Thursday, February 21, 2013

Consulting Other Dictionaries to Produce an Isinay Dictionary

IF YOU ARE a newcomer in the dictionary-making world and you wish to come up with one to help protect or prolong the life of the endangered language of your choice, it would do well if you consult other dictionaries.
Well, that’s what your self-avowed but amateur endangered-language warrior had been doing in spurts these past three years. I would look at the outputs of other lexicographers, take note as to what ideas they could give, then try to apply them in the dictionary of the Isinay language that I’ve been calling “a labor of love and a work ever in progress” since 2008.
This approach to learning new skills echoes a formula for improving one’s writing that over the years I had been teaching to technical personnel of the Department of Environment and Natural Resources’ central and regional offices. The formula is simply this: Go look for good models of writing, pay attention to what makes them appeal so well to readers, and then when it’s time for you to write, try your best to summon and apply the secret ingredients you discovered.
My eavesdropping on pacesetting dictionary makers via their respective outputs has, indeed, given me tips on how to organize and format the contents of dictionaries. Yes, through them I gained enough leverage to now have the temerity to advise fellow greenhorn lexicographers that teaming up with other dictionaries is not only fun but also fruitful insofar as searching for inspiration is concerned.
Believe me, dictionaries of other languages can make you hit the ground running, as it were, on how to (1) find elusive words, (2) define in non-technical terms and use in “laymanized” sentences the word entries, and (3) give the rainbow to your would-be dictionary’s substance and appearance.
In a little while I’ll give the titles of the dictionaries that made my Isinay lexicographer’s life easy. But, as a backgrounder, I think my love affair with these books started when one cloudless day a quite disturbing thought gripped the better of me.
The thought was that, no matter how tectonic and how tsunami-like my desire was (and still is!) to produce a badly needed dictionary of (and for) the Isinay language, I knew next to zero in the art and science of dictionary-making. Yes, zero as in nothing.
Even as I thought that having Isinay blood in my veins and my growing circle of Isinay friends in Facebook were a great advantage insofar as knocking on Isinay doors and asking questions on Isinay are concerned, I still shuddered.
In the corner of my mind I thought of the educational powerhouses and think-tanks – e.g. UP Los Baños, UP Diliman, Ateneo de Manila, De la Salle, Asian Institute of Management, East-West Center, UN Food & Agriculture Organization – some halls of which I’ve set foot on as a knowledge-thirsty young man in the ‘70s up to the ‘90s attending workshops and seminars here and there on any subject under the sun.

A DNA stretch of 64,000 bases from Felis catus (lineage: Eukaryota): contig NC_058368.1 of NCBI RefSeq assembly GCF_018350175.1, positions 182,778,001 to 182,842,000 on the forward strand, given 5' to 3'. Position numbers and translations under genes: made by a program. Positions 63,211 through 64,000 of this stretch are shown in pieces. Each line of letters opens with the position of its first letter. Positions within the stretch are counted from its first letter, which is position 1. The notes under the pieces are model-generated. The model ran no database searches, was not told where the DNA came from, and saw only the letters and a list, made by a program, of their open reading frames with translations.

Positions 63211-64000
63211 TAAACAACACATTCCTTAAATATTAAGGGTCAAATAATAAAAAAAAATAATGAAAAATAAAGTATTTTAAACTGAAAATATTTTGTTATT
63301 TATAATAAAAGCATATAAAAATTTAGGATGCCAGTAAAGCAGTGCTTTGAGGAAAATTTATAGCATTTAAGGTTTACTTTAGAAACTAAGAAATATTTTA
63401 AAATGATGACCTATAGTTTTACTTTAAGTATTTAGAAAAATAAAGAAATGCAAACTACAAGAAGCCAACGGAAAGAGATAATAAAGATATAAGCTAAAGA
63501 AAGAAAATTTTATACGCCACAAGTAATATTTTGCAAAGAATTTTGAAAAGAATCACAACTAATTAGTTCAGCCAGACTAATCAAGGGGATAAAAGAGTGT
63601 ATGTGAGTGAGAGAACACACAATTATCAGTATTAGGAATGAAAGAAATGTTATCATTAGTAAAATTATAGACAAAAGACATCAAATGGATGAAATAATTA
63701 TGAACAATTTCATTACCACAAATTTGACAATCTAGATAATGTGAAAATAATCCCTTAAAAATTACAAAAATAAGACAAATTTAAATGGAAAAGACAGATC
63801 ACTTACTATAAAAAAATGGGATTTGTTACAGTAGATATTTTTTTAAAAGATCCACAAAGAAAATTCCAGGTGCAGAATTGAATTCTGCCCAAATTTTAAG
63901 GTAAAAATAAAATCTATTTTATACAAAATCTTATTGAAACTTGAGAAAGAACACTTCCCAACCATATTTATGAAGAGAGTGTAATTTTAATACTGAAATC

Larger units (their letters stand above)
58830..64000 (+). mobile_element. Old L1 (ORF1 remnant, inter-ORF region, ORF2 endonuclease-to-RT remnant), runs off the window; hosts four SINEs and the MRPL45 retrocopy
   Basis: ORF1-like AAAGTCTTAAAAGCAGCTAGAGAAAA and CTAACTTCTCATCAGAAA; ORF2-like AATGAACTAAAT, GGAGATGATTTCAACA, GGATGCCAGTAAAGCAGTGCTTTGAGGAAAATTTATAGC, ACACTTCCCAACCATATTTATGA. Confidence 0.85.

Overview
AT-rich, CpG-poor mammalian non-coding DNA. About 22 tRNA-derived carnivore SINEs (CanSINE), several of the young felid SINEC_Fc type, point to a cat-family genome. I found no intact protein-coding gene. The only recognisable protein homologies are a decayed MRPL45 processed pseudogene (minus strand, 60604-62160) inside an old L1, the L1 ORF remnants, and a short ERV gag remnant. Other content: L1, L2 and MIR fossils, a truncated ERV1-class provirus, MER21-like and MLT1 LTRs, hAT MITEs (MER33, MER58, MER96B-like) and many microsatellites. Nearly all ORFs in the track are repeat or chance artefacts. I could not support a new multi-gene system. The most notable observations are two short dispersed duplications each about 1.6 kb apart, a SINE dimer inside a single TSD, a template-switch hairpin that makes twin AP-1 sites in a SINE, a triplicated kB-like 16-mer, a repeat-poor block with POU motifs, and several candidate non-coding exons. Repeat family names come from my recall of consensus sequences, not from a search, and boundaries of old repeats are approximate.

I wondered if I missed learning events that these venerable institutions offered no matter how small, no matter how remotely connected they were to the serious business of making dictionaries.
Compiling words of a dying language -- not to mention checking/rechecking/crosschecking them and arranging them in a visually tasty and user-appealing form ­-- is indeed an extreme challenge. The gravity of it all stands out even more when we consider that what I have put myself out on a limb for since 2008 would be the first comprehensive Isinay dictionary ever attempted.
If I were in Isinay land right now, I would say to my fellow natives: Neyir tay poddan Isinay si nangapyat attu an librun si Isinay. (No Isinay has ever made a book like this in Isinay.)
All that, of course, is now water under the bridge. In what I like to call the “penultimate stage” of this dictionary-making mission, I’m almost ready to "migrate" my output to the printed format.
But before it gets too late to acknowledge their help, here then are the dictionaries I so far tapped for the dictionary I’m making:  
  • Collins COBUILD English Language Dictionary (published in 1987 by Collins Publishers, London).
  • IBALOY Dictionary, Phonology, Grammar, Morphophonemics (published in 2005 by DITENG, Inc. and the Cordillera Studies Center, UP Baguio, Baguio City).
  • KANKANAEY English Dictionary (authored and published in 2005 by Judge James P. Kibiten Sr., Bauko, Mountain Province).
  • The Oxford Companion to the English Language (published in 1992 by the Oxford University Press, Oxford & New York).
  • Larousse Spanish Dictionary (published in 2009 by Larousse Editorial, Barcelona).
  • Vicassan’s Pilipino-English Dictionary (published in 2009 by Anvil Publishing, Pasig City).
  • English-Ilocano Dictionary (published in 2012 by Isa-Jecho Publishing, Inc., Quezon City).